LETHBRIDGE -- Recent Cow-Calf surveys across Canada were conducted to establish industry benchmarks for producion indicators and management practices, establish industry trends and guide research and extension efforts. Results from across Canada show significant differences region-by-region.
Brenna Grant, Manager, Canfax Research Services Manager Brenna Grant, commented on some of the findings.
"This is the first time we've had national representation of production benchmarks of different practises at the cow/calf level and this is valuable for producers to understand where their regional average is for different adoption rates and to see what they're doing, in terms of different performance thinking of conception rates, weaning rates, calf death loss, or even the length of their calving season."
Grant highlighted the regional differences and noted the financial benefits to some practices.
"We expected those regional differences to show-up, in term of performance, as well as adoption of different practices. The reason for that is, when you look at the different environments that producers are operatng in and the production practices that they're using, it really does affect the cost benefit of adopting different practices and the decisions that the individual producers make for their operations."
There were some major changes that came to light, which Grant refers to.
"We've had some increased up-take across Canada, specifically in peg checking of females, both cows and heifers and there are some regional differences for lower adoption rates in Atlantic Canada but, overall, the numbers are higher than what we saw in historical surveys."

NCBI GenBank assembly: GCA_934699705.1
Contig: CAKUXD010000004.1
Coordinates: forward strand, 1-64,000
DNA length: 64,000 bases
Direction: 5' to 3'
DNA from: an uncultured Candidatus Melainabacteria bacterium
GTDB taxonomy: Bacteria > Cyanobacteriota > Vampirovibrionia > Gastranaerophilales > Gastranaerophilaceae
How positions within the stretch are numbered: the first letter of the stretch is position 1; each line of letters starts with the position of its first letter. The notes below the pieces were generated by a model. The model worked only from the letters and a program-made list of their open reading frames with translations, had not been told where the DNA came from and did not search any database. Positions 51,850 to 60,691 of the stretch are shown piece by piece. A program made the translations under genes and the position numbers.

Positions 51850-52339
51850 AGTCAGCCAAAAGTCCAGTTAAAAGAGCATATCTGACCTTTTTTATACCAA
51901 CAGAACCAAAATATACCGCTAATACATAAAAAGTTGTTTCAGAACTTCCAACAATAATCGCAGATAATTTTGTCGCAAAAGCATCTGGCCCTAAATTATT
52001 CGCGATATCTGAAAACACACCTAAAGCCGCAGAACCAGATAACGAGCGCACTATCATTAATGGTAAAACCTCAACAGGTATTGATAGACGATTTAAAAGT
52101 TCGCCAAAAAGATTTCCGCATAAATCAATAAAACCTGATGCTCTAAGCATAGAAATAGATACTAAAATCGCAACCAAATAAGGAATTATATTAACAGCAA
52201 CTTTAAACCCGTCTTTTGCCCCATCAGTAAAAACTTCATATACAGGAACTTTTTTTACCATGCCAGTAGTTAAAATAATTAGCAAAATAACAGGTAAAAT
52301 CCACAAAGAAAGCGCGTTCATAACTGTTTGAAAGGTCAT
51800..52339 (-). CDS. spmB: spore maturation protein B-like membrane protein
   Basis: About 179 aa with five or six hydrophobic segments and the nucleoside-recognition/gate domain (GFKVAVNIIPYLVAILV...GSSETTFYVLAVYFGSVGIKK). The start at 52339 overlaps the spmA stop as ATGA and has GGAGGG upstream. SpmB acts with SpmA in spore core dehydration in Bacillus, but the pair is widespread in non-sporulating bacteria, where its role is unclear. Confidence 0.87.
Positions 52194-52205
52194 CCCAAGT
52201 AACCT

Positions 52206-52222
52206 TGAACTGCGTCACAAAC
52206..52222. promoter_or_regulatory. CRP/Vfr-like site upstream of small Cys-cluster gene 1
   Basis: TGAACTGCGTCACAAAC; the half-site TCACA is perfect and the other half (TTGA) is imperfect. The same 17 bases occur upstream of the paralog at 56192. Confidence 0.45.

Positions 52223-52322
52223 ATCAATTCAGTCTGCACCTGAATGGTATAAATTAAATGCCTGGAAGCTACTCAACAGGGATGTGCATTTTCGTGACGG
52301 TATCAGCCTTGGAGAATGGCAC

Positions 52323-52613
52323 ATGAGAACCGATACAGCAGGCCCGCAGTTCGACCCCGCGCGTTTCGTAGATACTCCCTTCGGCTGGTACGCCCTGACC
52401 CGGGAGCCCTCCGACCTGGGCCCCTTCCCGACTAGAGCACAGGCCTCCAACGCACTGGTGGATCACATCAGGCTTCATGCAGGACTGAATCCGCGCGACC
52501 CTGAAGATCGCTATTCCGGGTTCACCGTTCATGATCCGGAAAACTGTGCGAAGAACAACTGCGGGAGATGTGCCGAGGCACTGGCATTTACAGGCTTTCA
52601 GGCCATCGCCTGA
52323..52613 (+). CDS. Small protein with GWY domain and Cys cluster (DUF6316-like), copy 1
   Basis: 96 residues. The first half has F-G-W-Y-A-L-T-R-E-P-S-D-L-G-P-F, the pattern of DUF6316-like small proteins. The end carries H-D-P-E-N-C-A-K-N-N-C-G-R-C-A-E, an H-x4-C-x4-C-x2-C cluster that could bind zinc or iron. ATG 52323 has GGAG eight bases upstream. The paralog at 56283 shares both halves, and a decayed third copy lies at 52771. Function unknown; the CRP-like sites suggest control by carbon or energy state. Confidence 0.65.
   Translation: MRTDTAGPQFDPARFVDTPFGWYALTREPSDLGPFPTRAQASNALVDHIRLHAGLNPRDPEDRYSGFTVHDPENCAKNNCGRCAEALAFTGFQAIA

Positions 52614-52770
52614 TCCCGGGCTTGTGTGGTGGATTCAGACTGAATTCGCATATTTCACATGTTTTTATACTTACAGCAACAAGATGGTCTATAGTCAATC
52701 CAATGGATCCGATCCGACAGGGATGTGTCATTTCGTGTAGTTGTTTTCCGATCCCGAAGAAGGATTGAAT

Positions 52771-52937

The surveys showed that further changes have occurred since previous surveys.
"Adoption of mitigtion for different painful practices like de-horning and castration increased significantly in 2017, to almost 50 per cent of producers in the west to most or all of the time. Another practice is actual weaning methods - historically there's been a lot of tranditional separation, with calves going directly to the auction market, and in western Canada that's decreasing to where it's down at 48 per cent. Iin eastern Canada we don't have historical rates to companre it to but, it ranges between 44 and 67 per cent.
"There are areas where changes that weren’t expected, or we would like to see changed,” concluded Grant.
"One of those is feed testing, which is only used by 25 to 60 per cent of producers, with lower rates seen in eastern Canada and this is an area that's important because we really want to catch low levels of toxin in feeds and variations in nutrient quality that can impact cattle performance, specifically body condition over the winter. One other area is around body condition scoring. We've actually seen adoption of visual inspections increase, while hands-on approaches have declined over the past four years. Research has really shown that the accuracy of body condition scoring, hands-on, is higher than when doing a visual assessment."
More information on the surveys can be found on the Canadian Beef Cattle Council webiste.
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